Kent's Kanines bio picture

I’m Deborah Kent, a Home Dog Groomer in beautiful San Francisco, California.

You may be thinking, just what is a Home Dog Groomer? Yes, I am a mobile groomer but, I actually bring all the equipment inside people’s homes to create “the magic” in front of their eyes!

Little did I know when I adopted Lola, a Yorkshire Terrier from Jamie Morse of the original Kiehl’s Pharmacy in NYC over 27 years ago, that this sweet ball of fur would change my life forever. I began grooming her myself, just bathing her and a light bulb went off in my head. Something clicked. I could be a dog groomer. I know it sounds a little wacky considering I had absolutely no formal grooming training at all but, I pursued the spark.

I knew I needed to learn how to groom dogs so, I attended The New York School of Dog Grooming in NYC and while there I had another brainstorm. I thought maybe there may be other people like me that would love to have their dogs “privately pampered”. I now had my compass set.

After graduating The New York School of Dog Grooming, I apprenticed with master groomer Edith Hoeltz of Canine Styles in NYC for a year.  I owe so much to her; she was a truly talented groomer and teacher that taught me not only the art of dog grooming/styling but, the skills to train and calm dogs while grooming.

My dream to pursue Home Dog Grooming was coming to fruition. I now had my grooming certificate and apprenticeship under my belt so, in 1989 I bought a luggage cart (no joke) and stacked my “tools of the trade” and groomed the dogs of the Upper East Side of Manhattan. My destiny had been created.

I moved to San Francisco in 1993 and have been Home Dog Grooming traveling all over the Bay Area in my wonderful and reliable Volvo. Sven, as he is affectionately named, has tallied over 399,000 miles. After grooming many, many, many, many, many dogs I am thrilled to share my website and my blog.

Welcome to the Kent's Kanines Blog!

Penny – Hand Stripped Lakeland Terrier

This little girl looks like a Steiff toy! Penny is a darling Lakeland Terrier. I have been grooming her since she arrived at three months. The first hand stripping was an introduction to the grooming table more than a full hand stripping.  Teaching her to stand and learn to be comfortable and secure on the grooming table is so important in training a puppy , whether hand stripped or not. The actual process of hand stripping went really well; right from the beginning she behaved very well. I was very careful to go slowly and not pluck out too much.  My main goal in the beginning was to allow her to get comfortable with the sensation. Believe it or not, by the 4th grooming was lying down on table completely relaxed allowing me to hand strip her face, ears, around her eyes, around her feet, everywhere.  I think she likes the attention and affection. She is a very loving little girl. Yes, she is still a Lakeland Terrier and gets into mischief all time!! 🙂 🙂 She is a very perky, happy dog. It has been a pleasure to see her mature and see that the consistent hand stripping schedule of every 4-5 weeks has paid off.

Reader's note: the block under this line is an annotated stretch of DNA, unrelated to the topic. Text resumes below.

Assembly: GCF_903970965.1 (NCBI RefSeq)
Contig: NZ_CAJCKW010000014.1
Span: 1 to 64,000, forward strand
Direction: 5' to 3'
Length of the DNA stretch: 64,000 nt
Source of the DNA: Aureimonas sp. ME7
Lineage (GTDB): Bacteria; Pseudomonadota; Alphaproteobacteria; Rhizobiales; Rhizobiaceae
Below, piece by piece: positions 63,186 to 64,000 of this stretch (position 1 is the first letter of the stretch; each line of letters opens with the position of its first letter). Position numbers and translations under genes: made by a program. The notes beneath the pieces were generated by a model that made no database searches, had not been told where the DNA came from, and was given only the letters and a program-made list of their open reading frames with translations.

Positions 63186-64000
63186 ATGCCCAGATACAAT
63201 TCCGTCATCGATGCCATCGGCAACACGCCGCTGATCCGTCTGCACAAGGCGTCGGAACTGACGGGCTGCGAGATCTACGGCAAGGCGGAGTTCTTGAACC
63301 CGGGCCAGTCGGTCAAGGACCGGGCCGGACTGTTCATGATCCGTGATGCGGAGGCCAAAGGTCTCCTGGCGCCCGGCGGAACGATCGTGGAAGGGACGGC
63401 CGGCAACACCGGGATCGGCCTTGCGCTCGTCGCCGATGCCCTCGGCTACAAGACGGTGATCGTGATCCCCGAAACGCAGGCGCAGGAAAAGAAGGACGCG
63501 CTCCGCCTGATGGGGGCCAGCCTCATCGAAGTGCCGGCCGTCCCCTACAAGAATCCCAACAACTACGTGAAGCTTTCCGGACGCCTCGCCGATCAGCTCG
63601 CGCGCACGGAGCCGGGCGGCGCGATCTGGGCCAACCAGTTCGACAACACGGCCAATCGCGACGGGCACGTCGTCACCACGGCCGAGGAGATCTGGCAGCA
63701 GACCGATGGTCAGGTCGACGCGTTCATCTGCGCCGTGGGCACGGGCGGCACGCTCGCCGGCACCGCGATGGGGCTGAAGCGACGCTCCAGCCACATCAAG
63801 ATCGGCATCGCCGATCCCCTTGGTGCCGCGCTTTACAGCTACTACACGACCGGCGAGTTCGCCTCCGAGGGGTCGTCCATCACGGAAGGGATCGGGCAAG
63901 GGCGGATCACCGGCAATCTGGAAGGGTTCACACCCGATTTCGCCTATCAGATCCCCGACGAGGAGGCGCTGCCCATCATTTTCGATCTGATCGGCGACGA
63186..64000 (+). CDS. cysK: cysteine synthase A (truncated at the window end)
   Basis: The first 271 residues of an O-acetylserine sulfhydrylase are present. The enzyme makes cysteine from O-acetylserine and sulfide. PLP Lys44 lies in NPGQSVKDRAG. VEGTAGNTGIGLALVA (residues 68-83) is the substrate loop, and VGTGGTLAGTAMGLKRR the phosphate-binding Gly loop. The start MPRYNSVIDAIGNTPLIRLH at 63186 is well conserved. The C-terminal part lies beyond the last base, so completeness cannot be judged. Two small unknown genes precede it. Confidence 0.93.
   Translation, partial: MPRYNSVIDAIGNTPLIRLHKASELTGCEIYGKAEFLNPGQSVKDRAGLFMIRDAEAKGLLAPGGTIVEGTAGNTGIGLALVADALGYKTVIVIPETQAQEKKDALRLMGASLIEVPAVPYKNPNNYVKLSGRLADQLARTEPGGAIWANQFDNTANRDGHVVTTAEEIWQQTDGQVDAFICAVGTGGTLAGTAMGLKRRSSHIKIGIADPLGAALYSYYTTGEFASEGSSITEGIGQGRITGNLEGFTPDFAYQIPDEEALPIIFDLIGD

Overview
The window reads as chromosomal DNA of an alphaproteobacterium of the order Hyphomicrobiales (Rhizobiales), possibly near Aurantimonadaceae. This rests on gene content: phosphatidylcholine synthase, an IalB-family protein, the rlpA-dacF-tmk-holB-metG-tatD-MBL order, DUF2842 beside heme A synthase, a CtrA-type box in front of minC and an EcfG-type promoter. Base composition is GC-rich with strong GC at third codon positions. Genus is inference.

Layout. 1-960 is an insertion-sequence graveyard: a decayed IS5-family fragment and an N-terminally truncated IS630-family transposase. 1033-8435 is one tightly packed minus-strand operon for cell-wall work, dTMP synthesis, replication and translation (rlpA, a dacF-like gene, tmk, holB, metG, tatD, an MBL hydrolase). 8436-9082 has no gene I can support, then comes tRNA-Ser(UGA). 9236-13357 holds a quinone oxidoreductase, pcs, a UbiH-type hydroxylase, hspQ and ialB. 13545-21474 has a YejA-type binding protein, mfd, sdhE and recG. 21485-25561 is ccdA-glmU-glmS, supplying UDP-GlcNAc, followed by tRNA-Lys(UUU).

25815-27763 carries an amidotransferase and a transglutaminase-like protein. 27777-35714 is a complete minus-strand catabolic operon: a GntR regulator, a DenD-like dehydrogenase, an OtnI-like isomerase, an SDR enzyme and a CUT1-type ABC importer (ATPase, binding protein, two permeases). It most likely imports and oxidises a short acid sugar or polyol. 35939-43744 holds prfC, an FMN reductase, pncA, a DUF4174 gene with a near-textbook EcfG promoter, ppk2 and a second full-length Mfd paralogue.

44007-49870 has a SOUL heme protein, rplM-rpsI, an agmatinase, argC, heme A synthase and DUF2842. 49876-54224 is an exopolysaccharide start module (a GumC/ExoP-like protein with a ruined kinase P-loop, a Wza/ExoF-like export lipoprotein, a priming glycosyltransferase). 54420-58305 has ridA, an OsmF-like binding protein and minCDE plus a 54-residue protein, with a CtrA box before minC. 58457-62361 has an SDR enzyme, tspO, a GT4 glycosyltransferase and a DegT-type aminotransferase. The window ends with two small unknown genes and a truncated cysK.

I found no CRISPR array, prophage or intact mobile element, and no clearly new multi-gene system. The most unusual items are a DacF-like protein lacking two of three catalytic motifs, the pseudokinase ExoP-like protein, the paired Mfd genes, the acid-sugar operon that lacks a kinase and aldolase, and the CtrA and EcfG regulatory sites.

The video below was taken when Penny was a little over a year. As you will see, she stands on the table like a pro now. Her baby phase is over now and now, her coat will really start to blossom as she moves into adulthood. Hand stripping such a lovely Lakeland is pleasure.



Penny – Tibetan Terrier

Penny’s nickname is Penny Panda. As you can see she has the most remarkable markings! She looks like a Panda Bear.